During Palm Sunday Mass this morning, I focused my prayers on Purvi Patel. Purvi is a 33-year-old Indiana woman who faces up to 70 years in prison for a delivering a stillbirth in her home. Her sentencing hearing will be held on Monday, March 30 in South Bend.
Purvi experienced a sudden pregnancy loss during the summer of 2013. While in the bathroom of the home she shares with her parents, Purvi delivered a stillborn fetus, which she testified was dead at the time of birth. She described the pregnancy loss as a quick rush of blood on her bathroom floor. The gestational age of the fetus was disputed, and there’s still no clear consensus, though some doctors claim she was about 24 weeks pregnant. (Purvi also didn’t know how far along she was, and was hiding the pregnancy from her parents, who are strict Hindus.)
From The Guardian:
Court documents show that Patel then went to the St Joseph hospital in Mishawaka, Indiana, bleeding from her vagina. She at first denied having given birth, but told medical staff later that she had delivered a still-born child at
home, and had placed the body in a dumpster.
Kathrine Jack, an attorney who has followed the case closely, said
that the verdict “sends a message to pregnant women in Indiana that if
they have still-birth, or miscarriage, or in some cases seek an abortion
they could be criminally investigating and charged for fetucide.”
“I’m afraid pregnant women in Indiana are going to fear going to the doctor”, she added.
The crux of the case lay in whether Patel’s baby was breathing or
still-born at the moment of birth. A medical witness for the defence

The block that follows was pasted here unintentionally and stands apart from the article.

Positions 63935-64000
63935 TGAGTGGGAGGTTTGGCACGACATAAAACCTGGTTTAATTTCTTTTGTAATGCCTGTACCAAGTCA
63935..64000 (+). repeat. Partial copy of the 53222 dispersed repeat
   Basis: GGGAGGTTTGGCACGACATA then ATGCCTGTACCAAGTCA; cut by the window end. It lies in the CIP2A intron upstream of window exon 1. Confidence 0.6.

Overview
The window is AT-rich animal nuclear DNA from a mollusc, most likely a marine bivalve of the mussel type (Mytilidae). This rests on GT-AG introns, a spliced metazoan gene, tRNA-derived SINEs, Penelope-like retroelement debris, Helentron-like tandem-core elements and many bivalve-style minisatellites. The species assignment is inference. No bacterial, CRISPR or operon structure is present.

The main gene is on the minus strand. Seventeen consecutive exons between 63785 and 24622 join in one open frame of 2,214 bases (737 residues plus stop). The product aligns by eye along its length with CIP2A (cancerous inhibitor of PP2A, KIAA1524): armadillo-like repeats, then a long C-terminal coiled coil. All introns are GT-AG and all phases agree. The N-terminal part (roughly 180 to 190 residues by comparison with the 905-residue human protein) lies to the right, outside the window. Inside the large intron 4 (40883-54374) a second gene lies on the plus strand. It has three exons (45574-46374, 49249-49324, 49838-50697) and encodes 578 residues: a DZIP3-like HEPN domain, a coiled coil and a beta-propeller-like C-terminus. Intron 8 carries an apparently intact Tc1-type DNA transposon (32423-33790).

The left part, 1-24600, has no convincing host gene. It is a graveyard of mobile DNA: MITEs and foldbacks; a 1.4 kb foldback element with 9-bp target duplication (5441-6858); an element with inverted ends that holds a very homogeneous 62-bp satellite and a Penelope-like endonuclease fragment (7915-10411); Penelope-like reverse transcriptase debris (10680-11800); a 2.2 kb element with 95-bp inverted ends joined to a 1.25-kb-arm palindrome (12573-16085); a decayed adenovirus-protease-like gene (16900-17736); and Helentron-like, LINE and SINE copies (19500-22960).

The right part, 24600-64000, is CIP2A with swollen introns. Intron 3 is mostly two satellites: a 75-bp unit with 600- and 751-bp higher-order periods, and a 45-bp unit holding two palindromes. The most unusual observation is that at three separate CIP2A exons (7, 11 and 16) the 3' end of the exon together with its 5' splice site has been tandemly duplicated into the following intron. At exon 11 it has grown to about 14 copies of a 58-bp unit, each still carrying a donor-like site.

reportedly testified that, at an estimated 24 weeks, the fetus was not
viable, and could not have survived outside the womb.
Prosecutors alleged Purvi purposely terminated her pregnancy with abortion-inducing drugs that she purchased online. The only evidence they had were text messages she sent to a friend a month before the pregnancy loss; the messages stated that Purvi was going to buy abortion-inducing drugs from Hong Kong. However, there’s no evidence that Purvi 1) purchased these drugs 2) that these drugs weren’t counterfeit (as they can sometimes be) if she did buy them and 3) that she actually took the drugs. (On that third point, there was no medical evidence that she used abortion-inducing drugs to cause the pregnancy loss.)
Still, Purvi has been convicted of both feticide and felony neglect. Essentially, she is convicted for enduring a stillbirth, and penalized for seeking medical care at a hospital following the birth. As the National Advocates for Pregnant Women said when Purvi’s conviction came down in February:
This case and the verdict should send shockwaves through everyone who has an
opinion about the right to choose abortion. So-called “pro-life”
organizations and leaders have long claimed that the purpose of
anti-abortion and feticide laws is to protect, not punish, women. For
example, Americans United for Life
argues that “pro-life legislators and pro-life leaders do not support
the prosecution of women” and claims that “if Roe is overruled, no woman
would be prosecuted for self-abortion.” However, a study published in 2013 documented that measures such as feticide laws are already being used to achieve such results.
So today, Palm Sunday, I am praying for Purvi. As a Catholic, I know that we must be here for those most vulnerable. Pregnant people in these situations need medical care, not imprisonment, nor can we set this precedent. Today, I thought of the words we now say in Mass — “it is right and just.”
How is punishing women for receiving medical care after a stillbirth, a miscarriage, or even a self-induced abortion “right and just”? And how would Jesus, who welcomed everyone at his table, treat Purvi Patel if this indeed were his final days on Earth?